Gems of Europe
Click here to download a full PDF version of our Gems of Europe supplement.
This country’s vibrant past is one of the many things that makes visiting Croatia interesting and exciting. Spanning back to the seventh century, its history has produced a modern landscape that is brimming with stories to be told, places to be seen and ruins that, simply, aren’t in ruins — they are quite well preserved. As visitors will soon discover, Croatia has emerged from a rich, riveting and, at times, tumultuous history to become a cultural and tourist hub in the modern world.
In Dubrovnik, Dalmatia’s southernmost city, the main attraction is the construction of the city itself. Encompassed by 6,363 feet of stone wall that reaches 82 feet at some points, this seaside city looks like a fortress but feels like a charming villa. In the early 1990s, Dubrovnik faced significant damage during the Croatian War of Independence. However, with the assistance of UNESCO and the European Union, the artistic city was quickly and beautifully restored.
Today, Dubrovnik flourishes inside of its impressive wall and equally sturdy ramparts, which date from the 10th century. With a few reinforcements that have been installed over time, the trademark wall stands strong today. For a small fee, tourists can climb it and get a bird’s-eye view of the blue Adriatic and the bustle of the thriving compound. Exploring above and within Dubrovnik’s winding corridors, a person may find themselves overwhelmed by the Old World city, aptly known as “The Pearl of the Adriatic.”
Nearby, the modern city of Split resides in one of the largest and best-preserved Roman palaces, which was built in the third century. Diocletian’s Palace encompasses the bustling port city, making Roman, Renaissance and Baroque architecture part of modern life. For example, in the 15th century, the Renaissance Town Hall on People’s Square was the center of business life and now, in the 21st century, the same picturesque locale functions as the center of daily existence. The Golden Gate and the Peristyle, which is the interior courtyard of the palace, are must-sees.
The ancient town of Salona, whose name is derived from the salt works in the area — sal means salt in Latin — resides three miles from Split. In the first century, when the Romans built a plethora of amphitheaters, theaters, baths, temples and the like, Salona became one of the most populated city in the mid-Adriatic. Visitors can make the excursion to the old town a day trip, touring impressive baths; the Caesarea Gate, constructed of two octagonal towers with an arch in the period’s popular Roman style; the Forum, which once thrived as the city center; and more.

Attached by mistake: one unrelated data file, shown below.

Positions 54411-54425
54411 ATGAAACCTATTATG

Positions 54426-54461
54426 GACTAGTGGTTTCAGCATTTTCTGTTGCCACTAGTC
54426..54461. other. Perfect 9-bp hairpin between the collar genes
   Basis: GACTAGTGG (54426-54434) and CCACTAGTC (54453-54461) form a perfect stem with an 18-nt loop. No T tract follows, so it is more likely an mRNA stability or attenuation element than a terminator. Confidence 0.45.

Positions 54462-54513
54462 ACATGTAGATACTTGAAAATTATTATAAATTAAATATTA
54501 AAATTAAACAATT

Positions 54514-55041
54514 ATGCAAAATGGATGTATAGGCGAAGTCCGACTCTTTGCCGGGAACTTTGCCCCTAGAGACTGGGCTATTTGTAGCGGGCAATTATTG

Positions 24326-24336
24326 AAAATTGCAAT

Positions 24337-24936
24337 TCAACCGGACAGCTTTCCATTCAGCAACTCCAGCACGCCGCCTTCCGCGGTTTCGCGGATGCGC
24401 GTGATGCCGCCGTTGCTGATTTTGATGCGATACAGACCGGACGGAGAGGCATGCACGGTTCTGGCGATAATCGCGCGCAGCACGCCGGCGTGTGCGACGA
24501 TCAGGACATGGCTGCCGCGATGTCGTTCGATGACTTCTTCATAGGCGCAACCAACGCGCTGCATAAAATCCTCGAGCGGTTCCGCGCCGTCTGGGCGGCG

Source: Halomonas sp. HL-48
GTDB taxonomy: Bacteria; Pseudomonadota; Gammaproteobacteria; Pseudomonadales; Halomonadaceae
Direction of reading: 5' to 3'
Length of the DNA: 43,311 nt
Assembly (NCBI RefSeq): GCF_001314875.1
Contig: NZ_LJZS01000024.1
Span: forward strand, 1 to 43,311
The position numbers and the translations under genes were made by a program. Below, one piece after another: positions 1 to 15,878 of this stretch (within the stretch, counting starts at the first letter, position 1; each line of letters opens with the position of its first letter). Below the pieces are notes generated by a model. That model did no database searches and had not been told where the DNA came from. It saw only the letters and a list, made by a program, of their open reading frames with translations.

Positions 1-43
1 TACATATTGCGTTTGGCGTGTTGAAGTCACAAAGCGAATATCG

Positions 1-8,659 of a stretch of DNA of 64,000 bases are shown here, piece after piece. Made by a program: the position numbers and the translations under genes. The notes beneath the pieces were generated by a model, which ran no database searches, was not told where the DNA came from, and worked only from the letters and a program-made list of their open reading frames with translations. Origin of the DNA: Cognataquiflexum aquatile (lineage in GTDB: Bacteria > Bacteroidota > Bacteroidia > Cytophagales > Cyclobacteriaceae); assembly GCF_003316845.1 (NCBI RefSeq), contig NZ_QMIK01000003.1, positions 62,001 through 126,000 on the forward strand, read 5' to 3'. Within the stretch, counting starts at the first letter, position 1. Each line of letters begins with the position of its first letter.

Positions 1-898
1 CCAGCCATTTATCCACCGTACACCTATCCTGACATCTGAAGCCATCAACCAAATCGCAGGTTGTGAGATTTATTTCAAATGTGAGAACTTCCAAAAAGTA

Guests in Sibenik may find it particularly interesting that the city’s monuments, which include four forts, have Hungarian, Italian, French and Austrian influences; each of these powers ruled the region at some point. Arguably, the city’s most notable sight is the Cathedral of St. James, which was completed by Dalmatian and Italian artists in 1535 and declared an UNESCO World Heritage Site in 2000. A tour of the Cathedral, including the Door of Lions which supports dual statues of Adam and Eve, the 72 faces lining the arch and the looming, symmetrical facade, makes visitors feel as if they have been transported back in time.
Travelers interested in the region’s fascinating military history will also find Sibenik’s four protective forts captivating. The Forts of St. Anne, St. John and Subicevac surround the city by land, while the Fort of St. Nicholas protects from an island just beyond the entrance to the Sibenik Harbor.
On the Istrian peninsula, which is known for the Mediterranean feel that lingers from its former Venetian occupants, visitors will discover the city of Pula.
Initially, Pula appears as a bustling, modern metropolis but, upon further exploration, travelers discover that it is an epicenter of ruins from the Roman era. The Pula Amphitheater is one of the six largest Roman amphitheaters in existence today. In addition to touring the vast arena, which once held up to 23,000 spectators for gladiator fights, naval battles and the like, modern travelers can attend shows in the now popular concert venue. During the spring and summer months, the ancient venue hosts performances ranging from opera and ballet to rock and film.
Found in the coastal city of Porec, The Porec Museum complements a historic tour of the country, offering visitors a little Old World education to accompany their
explorations. It is housed in a classic Gothic structure and showcases Roman and early Christian archaeology.
The nearby Basilica of Euphrasius, a traditional sixth-century church, is an UNESCO World Heritage Site that gives a glimpse of the life of yore. It displays a large collection of mosaics, an octagonal baptistery and a marble ciborium, which is a traditional receptacle for the Eucharist.
Zagreb, the country’s capital, which emerged out of the famous historical city of Belgrade, is a metropolis where modern entertainment and sophisticated dining abound. At the same time, Upper Town Zagreb, also known as Gornji Grad, reveals an entirely different perspective on the city, literally. The views from this neighborhood’s cozy medieval alleys are breathtaking. Neo-Gothic monuments, such as the Cathedral of St. Stephen, remind visitors that, as Croatia develops, at least part of its rare beauty derives from its rich and complicated past.
With such an abundance of ancient and impressive monuments, it might be easy to forget that what Croatia has to offer is something wholly unique: a terrain for
exploration that is both historically rich and currently developing.